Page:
Several establishments have claimed to be the birthplace of the mayarí, including the hotel, the Château Suchet, where bartender Charles Berthier claimed he created the drink. Although mayarí's original creators and birthplace have never definitively proven, mayarí exited obscurity when it was introduced to the Sierran public at the original Grands Ballons location of the Dessiné Shop in 1943. The Dessiné Shop, a well-established restaurant which specialized in classic Sierran Creole dishes as well as store creations, was already a popular eatery and drinking place in the city. The primary people attributed to introducing and serving the mayarí at the restaurant were bartenders Achille Garnier and Leon Lafon. Although neither of the men claimed responsibility for the drink's creation, they both take credit in formulating the beverage's official recipe.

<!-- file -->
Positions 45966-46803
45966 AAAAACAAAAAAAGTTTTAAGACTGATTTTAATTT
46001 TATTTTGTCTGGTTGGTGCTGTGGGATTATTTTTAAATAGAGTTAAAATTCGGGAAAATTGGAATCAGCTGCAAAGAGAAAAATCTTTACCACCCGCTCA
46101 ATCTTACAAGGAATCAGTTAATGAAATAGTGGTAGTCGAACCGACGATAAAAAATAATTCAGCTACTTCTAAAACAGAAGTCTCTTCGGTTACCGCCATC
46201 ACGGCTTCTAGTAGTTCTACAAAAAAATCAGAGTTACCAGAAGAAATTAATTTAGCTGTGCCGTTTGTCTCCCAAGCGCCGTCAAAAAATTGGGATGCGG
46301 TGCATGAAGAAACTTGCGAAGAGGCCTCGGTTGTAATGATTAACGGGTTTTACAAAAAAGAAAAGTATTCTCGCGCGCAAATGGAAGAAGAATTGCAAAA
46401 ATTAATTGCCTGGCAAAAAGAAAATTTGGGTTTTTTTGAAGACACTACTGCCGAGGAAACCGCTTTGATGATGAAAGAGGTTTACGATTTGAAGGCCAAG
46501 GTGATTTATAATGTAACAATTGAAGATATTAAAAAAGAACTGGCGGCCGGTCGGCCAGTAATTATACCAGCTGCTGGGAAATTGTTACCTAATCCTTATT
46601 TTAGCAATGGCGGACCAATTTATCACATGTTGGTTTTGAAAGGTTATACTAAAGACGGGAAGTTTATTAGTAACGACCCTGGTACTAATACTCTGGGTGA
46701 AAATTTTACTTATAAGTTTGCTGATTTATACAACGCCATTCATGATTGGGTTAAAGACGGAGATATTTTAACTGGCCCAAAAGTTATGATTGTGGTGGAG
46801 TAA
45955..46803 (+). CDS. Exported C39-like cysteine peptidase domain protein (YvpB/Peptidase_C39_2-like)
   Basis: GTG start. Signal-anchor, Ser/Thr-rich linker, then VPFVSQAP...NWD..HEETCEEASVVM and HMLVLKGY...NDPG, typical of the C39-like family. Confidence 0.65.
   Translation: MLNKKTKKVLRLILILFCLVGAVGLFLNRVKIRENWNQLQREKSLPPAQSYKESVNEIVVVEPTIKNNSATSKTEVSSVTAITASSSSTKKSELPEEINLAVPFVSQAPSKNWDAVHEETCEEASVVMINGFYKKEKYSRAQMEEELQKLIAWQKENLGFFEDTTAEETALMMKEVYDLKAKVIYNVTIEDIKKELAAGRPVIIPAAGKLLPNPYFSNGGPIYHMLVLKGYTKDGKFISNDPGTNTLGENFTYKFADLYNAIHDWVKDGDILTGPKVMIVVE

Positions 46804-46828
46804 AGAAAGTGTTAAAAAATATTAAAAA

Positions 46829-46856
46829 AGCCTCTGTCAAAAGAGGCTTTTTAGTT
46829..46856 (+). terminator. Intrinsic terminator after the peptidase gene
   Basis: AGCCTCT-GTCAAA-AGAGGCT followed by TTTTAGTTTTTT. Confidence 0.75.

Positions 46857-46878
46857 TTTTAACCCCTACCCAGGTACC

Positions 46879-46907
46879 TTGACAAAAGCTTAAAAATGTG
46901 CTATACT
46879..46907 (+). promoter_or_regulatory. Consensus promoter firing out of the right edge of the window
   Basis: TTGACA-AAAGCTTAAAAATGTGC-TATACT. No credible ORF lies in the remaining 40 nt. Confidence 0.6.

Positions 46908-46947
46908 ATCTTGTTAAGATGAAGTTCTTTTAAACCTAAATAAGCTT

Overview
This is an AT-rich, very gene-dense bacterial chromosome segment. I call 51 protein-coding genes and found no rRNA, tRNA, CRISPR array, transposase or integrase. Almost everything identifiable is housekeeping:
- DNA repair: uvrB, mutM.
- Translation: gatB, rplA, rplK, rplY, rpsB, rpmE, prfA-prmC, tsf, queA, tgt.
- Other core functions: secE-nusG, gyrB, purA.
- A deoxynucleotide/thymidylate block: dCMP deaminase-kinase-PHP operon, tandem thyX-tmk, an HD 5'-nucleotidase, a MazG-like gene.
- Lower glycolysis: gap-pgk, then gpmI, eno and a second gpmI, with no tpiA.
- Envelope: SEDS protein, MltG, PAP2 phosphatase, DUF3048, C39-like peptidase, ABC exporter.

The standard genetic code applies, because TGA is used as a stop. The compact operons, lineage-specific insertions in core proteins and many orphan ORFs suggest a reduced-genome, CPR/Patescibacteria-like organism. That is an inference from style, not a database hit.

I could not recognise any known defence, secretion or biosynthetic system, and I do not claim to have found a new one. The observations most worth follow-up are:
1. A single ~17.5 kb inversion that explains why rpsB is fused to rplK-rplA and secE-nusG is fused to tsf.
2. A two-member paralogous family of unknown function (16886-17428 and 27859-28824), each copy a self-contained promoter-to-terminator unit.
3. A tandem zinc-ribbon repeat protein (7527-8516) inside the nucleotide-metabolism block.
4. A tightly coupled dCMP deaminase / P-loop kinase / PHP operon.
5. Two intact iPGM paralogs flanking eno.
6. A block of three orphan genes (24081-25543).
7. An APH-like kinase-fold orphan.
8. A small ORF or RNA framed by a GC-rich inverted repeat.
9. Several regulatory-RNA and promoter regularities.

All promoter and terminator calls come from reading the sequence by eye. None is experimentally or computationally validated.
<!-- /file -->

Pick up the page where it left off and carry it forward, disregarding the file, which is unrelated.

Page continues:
It took five months of experimentation and feedback from bar patrons, before Garnier and Lafon settled on the modern recipe for the mayarí. Consumption of the drink quickly caught on beyond the Grands Ballons metropolitan area, as the recipe disseminated to the rest of the country. The dessiné fast food chain restaurant Beauxmont started selling their own version of the drink, solidifying the drink's connection with dessiné and association with Sierran Creole cuisine. It became popular due to the shortage of whiskey and vodka from Eastern Anglo-America (from war rationing in World War II) and simultaneous readiness of rum. This abundance in rum was the result of Sierra's friendly foreign policy towards Latin American countries, as well as Sierra's possession of Hawaii and Tondo.